So, I needed a hobby. A portable hobby. And what you’re reading is it. (And if you’re watching this as well, then there too). I decided that creating YouTube videos and writing stories could be something that would allow me to be me. Turns out that’s only half true, but it’s a great opportunity to keep learning from my mistakes.
But my hobby choices are not the point of this tale. It’s the higher level struggles of healthy relationships, especially in terms of travel and location. So to put what we have thus far together, physical living arrangements and mental living arrangements can co-exist in tiny spaces. It just takes more attention to detail, and perhaps a tad more patience. Juggling the balls of cohabitation takes a lot of work. And I’m happy to report that for us, at least, we haven’t really dropped a ball yet and couldn’t find it.
Where To Next?
A couple-decision thing that hits us quite frequently is the question of “where”. Now many couples deal with this, usually as part of the question “where would you like to eat?”. Us too, but more often than not it’s “where do you want to fly/train to this weekend?”. If you and yours are “vacation travelers”, then it’s more simple (I say hopefully). You’re planning on a single place that will probably be wrapped up all pretty and neat with hotels, spas, and/or a cruise ship berth. When you’re more nomadic, decisions abound.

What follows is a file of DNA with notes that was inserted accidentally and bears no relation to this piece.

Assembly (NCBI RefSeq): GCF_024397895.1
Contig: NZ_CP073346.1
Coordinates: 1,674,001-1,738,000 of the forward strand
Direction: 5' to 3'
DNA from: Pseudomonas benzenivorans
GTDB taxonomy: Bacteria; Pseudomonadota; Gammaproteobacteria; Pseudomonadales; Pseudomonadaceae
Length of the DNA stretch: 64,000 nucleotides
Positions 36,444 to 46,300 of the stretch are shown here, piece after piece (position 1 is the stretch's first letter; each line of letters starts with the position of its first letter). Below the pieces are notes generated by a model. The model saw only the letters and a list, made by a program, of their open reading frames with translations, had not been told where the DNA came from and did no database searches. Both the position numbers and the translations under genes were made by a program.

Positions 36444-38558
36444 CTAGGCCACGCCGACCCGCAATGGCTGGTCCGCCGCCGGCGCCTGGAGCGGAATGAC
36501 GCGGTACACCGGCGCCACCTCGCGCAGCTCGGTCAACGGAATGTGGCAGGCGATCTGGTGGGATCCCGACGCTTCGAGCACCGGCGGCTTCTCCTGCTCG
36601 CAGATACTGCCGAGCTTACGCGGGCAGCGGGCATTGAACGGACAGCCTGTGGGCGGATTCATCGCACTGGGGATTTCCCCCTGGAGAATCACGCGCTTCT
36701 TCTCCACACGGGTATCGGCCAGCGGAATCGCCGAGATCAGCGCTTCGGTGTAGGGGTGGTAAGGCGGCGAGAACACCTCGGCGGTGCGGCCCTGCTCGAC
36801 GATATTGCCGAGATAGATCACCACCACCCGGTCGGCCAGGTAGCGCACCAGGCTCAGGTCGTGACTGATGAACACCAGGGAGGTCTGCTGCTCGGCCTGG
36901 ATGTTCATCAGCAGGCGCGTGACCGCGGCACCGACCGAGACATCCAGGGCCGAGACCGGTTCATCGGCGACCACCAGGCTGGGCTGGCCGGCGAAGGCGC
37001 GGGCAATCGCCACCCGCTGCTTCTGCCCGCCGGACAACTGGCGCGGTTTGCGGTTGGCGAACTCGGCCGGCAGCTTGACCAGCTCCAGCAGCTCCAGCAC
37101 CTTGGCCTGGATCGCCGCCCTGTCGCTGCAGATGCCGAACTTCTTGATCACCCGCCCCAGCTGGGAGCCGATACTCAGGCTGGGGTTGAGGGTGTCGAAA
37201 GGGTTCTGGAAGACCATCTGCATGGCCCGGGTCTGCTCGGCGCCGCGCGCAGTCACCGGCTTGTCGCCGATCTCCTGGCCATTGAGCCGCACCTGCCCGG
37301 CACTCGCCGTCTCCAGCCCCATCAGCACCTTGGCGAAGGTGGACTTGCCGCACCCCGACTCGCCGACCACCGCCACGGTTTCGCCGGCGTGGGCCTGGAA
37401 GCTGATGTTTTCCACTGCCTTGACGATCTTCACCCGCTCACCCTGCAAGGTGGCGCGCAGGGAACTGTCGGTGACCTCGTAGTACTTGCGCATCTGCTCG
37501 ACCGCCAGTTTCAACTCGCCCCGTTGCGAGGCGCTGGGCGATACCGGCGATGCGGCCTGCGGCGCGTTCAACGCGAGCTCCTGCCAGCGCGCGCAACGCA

Not only do we have to decide on a place (without actually saying we decided on a place, because that would violate the laws of nomadic travel), we have to decide on where to stay in said (non)place(s). And we’re willing to stay almost anywhere. Hotel, hostel, AirBnb, tent, whatever. And usually (seriously) most of that list, all squished together. Wandering is not just a word in the title of this blog, it’s our way of life. If you wander solo, it’s easier. When you wander duo, decisions must be made, which again goes against the notion of wandering.
This, more than anything, is our albatross. When I say things like “we’re moving to Barcelona”, Nikki’s breath gets short and she starts palpating, We are NOT “moving”, she adamantly states. That implies permanency, and we always want to be able to go anywhere, anytime we feel like it. Which also makes our whole Non-Lucrative Visa process more difficult to swallow, because it has rules regarding time and location. I get her feelings, although to me they’re really just words that are used to convey generic ideas. “Moving” doesn’t mean you can’t immediately “Re-Move” if you desire. I suppose she is more of a purist than I am when it comes to labels. But to not stray too far from this post’s topic, togetherness can be challenged by the very notion of place, of concept, and of how to connect dots into a line.